I have nothing against ramen. Ramen is an amazing food group, and I appreciate the artisan who makes good ramen—wherever he may be. But what I don’t get is this sudden interest in the dish. In the past year, expensive ramen places have begun popping up like mushrooms all over the city, and Facebook’s elite have been making a list of which ramen places are good, which are terrible, and which ones can do in a pinch.
This is from Ikkoryu Fukuoka Ramen. This ramen is good. It is also expensive. Taken from Dude for Food.
Back in 2007, I was living on my own down in Mindanao. Part of my routine was to treat myself out every Sunday, and if I were on my own, my feet would lead me to the only source of ramen in CdO: Limketkai Mall’s Rai Rai Ken. Apart from restaurants in Makati’s Little Tokyo, and Kimpura in Greenhills, Rai Rai Ken has been one of the more accessible restaurants with (somewhat) authentic Japanese fare.
This wasn’t my first time at Rai Rai Ken—I’d taken people there on dates before—but this was my first time to treat myself out to something that expensive. So I went with something simple: their mabo tofu ramen. It was relatively cheap, so I had no idea that the bowl was sumo-sized.
Of course, my initial shock didn’t last very long. But since that was my first, true taste of ramen, I am hard-put to find something that could equal that mabo tofu ramen’s bang for the buck. I wasn’t able to get it from that ramen shack in Little Tokyo (which was still pretty good), nor from Ramen Bar, and not from Ikkoryu Fukuoka.
Which, of course, goes to show just how many of these ramen bistros I’ve tried, so I’m not really the perfect judge. And I liked what I had in each of those stores. But there it is.
You must be wondering what my beef (mami!) is with all these ramen people. Well, it’s like this: how many high-end ramen stores do we need to have before one of them breaks the camel’s back? I wouldn’t mind if these stores were like that sidewalk ramen vendor along Adriatico who sold the soup for less than a hundred bucks a pop. This would then be this generation’s version of Binondo’s Chinese tea houses, and a whole generation of culture was brought up on the soupy noodles sold by Ma Mon Luk and his ilk.
But Php300++ for a bowl that only one person can eat? Dude, that’s bordering on gourmandism. Sure, some of these ramen bars are legit places with decent grub, but they’re all trying to outdo each other in the same market bracket! When is the average Pinoy going to stand up and say hey, too much is too much! I’m not going to fork over more than Php250 for a bowl of soup! Or when is the entrepreneur going to take the ramen to the actual masses in such a way that they can afford them without spending a whole day’s salary on a bowl of soup?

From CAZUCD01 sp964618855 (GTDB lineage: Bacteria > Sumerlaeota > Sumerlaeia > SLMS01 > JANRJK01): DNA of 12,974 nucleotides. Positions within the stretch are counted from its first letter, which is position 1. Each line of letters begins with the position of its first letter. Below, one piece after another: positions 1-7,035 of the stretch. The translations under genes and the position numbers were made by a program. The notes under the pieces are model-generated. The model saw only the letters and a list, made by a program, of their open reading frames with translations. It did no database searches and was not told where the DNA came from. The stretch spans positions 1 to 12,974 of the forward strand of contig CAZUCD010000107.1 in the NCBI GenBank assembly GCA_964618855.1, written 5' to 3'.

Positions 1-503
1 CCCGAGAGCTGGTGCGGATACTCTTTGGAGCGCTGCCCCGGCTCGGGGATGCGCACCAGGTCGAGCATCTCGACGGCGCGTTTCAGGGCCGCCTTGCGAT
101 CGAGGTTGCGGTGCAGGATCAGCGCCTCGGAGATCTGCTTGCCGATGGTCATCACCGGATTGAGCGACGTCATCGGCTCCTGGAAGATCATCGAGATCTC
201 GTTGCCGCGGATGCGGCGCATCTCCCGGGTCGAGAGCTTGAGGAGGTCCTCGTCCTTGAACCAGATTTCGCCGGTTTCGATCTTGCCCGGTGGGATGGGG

Don’t get me wrong. I love ramen. I love soup. And I understand that these people eat the expensive ramen because it’s the in thing, just like the cronut (which is silly), and just like the chicken wing (which is not silly at all). And I know that some people actually do the rational thing and save up for trips to an expensive ramen house. That’s perfectly understandable.
I also know that ingredients are expensive, and the chef’s skills are expensive. Also, Makati booths are expensive.
But there’s going to come a point when the ramen market’s going to get oversaturated, and people who aren’t your friendly neighborhood fat man are going to say that all the ramen just tend to blend into each other—and then you’ve got ramegeddon.
If this is just another passing fad, then fine, let the fad die a natural death. But my problem with that is that I have way too much respect for ramen to just have it die an exclusive market food. It needs to be brought to the masses!
You tell ‘em, Komatsu. Taken from Hi Wa Mata Noboru scans.
So the challenge, I guess, is what the next logical step for ramen is. Everybody’s experimenting with flavor, so that’s not the issue here. How about expanding the market? Taking the ramen away from your Makati crowd, and bringing it to the everyman of Manila and Navotas? Instead of just mami, manong guard can be sipping a cheap bowl of good ramen from the ramenhan sa kanto. Instead of a pansitan, we can have the ramen equivalent. And drunks can sleep there too.
And just like that, the idea for something called “Chicharamen” entered my head, which is just what it sounds like: miso based ramen with chicharon bits, pechay Baguio, and a whole hard-boiled egg, and sell it as the ramen for the hard-working man.